USF gets OK to exhume bodies at Dozier school
TALLAHASSEE — The ghosts of Dozier may finally rest.
Gov. Rick Scott and the Florida Cabinet voted unanimously Tuesday to allow University of South Florida researchers to locate, exhume and identify human remains at a defunct but still-notorious boys’ reform school in the Panhandle.
“We know there are unmarked graves on that property (with boys) who deserve proper burial,” Attorney General Pam Bondi, who championed the search, said just before she and the rest of the Cabinet cast their votes. “We must do what is right.”
Former students at the Arthur G. Dozier School for Boys in Marianna have said the school, opened in 1900 and closed in 2011, was the scene of physical and sexual abuse and even wrongful death. A building called the “White House” was known for floggings and other beatings.
USF anthropologists previously found at least 50 gravesites on the grounds, about 70 miles west of Tallahassee. They suspect there may be as many as 100 and possibly more.
“A lot of us are seeking closure,” said John Bonner of Tampa, who was a Dozier resident from 1967 to 1969. He was sent to the reform school after a juvenile breaking-and-entering charge.
“A lot of people were abused there. A lot of people’s rights were trampled on,” Bonner said. “I was strapped with the belt so many times, one time just for looking at a supervisor the wrong way.”
Bonner and other students “had no recourse, nobody to turn to,” he added. “Nobody cared about us. Nobody.”
Tuesday’s land-use agreement with the Department of Environmental Protection enables the USF anthropology department to investigate the grounds for one year. The Cabinet acted in its capacity as the Board of Trustees of the Internal Improvement Trust Fund. The school grounds are still state property.
In 2011, a team led by USF anthropologist Erin Kimmerle got permission to use ground-penetrating radar and do surface digging in a cemetery known as Boot Hill on the grounds.
They found more bodies than were listed in official reports at the time and discovered that a series of crosses that supposedly marked graves didn’t match burial records.
The team also learned that some of the makeshift graves were adjacent to a garbage dump and others were in danger of being destroyed by roots and water seepage.
USF applied to a circuit court judge to expand the investigation and remove remains from the site, but was denied. The university then went to Secretary of State Ken Detzner, who declined to grant the necessary permit, saying it was outside his department’s jurisdiction.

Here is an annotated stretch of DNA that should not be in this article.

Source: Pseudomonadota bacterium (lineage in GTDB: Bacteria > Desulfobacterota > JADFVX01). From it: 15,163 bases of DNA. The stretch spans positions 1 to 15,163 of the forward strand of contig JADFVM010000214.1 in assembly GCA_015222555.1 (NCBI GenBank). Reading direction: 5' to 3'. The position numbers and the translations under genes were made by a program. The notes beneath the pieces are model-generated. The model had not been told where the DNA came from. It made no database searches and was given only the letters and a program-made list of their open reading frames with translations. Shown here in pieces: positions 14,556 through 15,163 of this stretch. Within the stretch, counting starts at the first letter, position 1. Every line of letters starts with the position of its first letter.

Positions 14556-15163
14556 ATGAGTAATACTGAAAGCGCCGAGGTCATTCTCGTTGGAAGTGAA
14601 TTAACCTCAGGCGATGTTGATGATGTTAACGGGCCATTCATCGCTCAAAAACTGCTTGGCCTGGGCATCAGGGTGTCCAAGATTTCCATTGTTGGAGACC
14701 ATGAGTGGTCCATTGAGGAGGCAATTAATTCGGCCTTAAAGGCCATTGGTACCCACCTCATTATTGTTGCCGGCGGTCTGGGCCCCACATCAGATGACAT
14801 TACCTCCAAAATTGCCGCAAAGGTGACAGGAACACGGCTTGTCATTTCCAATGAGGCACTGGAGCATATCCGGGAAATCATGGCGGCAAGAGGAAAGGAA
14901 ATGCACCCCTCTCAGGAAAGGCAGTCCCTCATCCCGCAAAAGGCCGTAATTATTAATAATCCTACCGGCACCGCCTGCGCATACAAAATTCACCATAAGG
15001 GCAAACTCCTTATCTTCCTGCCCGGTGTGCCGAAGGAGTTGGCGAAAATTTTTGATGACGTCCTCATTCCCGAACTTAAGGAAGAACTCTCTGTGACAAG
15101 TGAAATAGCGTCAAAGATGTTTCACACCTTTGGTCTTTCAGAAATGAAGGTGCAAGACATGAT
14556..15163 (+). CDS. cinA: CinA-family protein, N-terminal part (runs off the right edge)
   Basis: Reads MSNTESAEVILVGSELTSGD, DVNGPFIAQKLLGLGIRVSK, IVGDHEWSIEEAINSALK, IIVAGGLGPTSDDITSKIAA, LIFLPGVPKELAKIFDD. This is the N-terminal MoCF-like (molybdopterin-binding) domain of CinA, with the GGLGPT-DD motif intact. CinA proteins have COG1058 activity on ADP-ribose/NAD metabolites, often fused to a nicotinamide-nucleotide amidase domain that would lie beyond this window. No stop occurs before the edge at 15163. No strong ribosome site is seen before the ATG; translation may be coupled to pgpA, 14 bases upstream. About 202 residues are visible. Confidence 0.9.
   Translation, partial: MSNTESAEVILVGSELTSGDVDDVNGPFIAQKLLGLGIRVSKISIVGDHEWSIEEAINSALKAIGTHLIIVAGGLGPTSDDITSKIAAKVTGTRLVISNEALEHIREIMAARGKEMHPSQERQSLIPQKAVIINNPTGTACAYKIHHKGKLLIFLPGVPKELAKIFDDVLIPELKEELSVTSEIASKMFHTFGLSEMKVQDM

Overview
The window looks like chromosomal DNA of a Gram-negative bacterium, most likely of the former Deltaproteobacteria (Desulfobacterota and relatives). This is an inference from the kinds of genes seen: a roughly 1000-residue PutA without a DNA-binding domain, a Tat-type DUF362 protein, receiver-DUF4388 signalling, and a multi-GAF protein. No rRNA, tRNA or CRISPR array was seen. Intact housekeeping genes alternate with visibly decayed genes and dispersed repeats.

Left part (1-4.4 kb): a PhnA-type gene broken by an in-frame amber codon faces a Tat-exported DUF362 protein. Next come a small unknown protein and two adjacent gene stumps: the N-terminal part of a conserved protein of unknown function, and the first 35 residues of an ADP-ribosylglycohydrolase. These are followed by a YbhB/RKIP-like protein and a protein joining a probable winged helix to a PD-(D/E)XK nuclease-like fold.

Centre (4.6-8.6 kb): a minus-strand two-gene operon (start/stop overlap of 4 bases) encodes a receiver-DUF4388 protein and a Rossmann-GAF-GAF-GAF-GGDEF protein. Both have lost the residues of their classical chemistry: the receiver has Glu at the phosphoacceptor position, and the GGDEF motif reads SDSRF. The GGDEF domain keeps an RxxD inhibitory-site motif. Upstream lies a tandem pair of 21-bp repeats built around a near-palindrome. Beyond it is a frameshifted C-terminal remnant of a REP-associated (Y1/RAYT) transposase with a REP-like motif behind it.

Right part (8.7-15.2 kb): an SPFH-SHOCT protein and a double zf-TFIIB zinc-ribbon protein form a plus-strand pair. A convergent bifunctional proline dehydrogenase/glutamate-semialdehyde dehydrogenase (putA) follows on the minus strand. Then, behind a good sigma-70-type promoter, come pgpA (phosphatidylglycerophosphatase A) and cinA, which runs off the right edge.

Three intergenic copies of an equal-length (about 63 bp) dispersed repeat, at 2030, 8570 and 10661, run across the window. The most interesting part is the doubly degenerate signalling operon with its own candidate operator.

Detzner was appointed by and reports to Scott. The governor, who previously extended his sympathy to family members of boys buried in Marianna, ignored a question Tuesday about the Dozier decision at his customary post-Cabinet meeting news conference.
Still, he joined in the unanimous vote with Cabinet members Bondi, Chief Financial Officer Jeff Atwater and Agriculture Commissioner Adam Putnam.
Putnam told USF deputy general counsel Gerard Solis he was happy to help.
“I don’t know why the Department of State was unable to find the appropriate rationale … but I’m delighted this Cabinet can provide you with the remedy to pursue the search for the truth,” Putnam said.
With the Cabinet’s OK, researchers now can try to identify remains and let families bury their dead. Family members of former Dozier students have provided DNA in hopes of identifying remains. The team’s findings might lead to a larger investigation into how the boys died.
“I never thought we’d get this far,” said Robert W. Straley, another Dozier student. He was there in 1963 and 1964 for running away from home four times.
“When Erin Kimmerle came out and found all those graves, and we realized there was a bigger picture, then it was all about finding those boys, and getting them up out of the darkness and into the light,” Straley said. “That’s the way it should be.”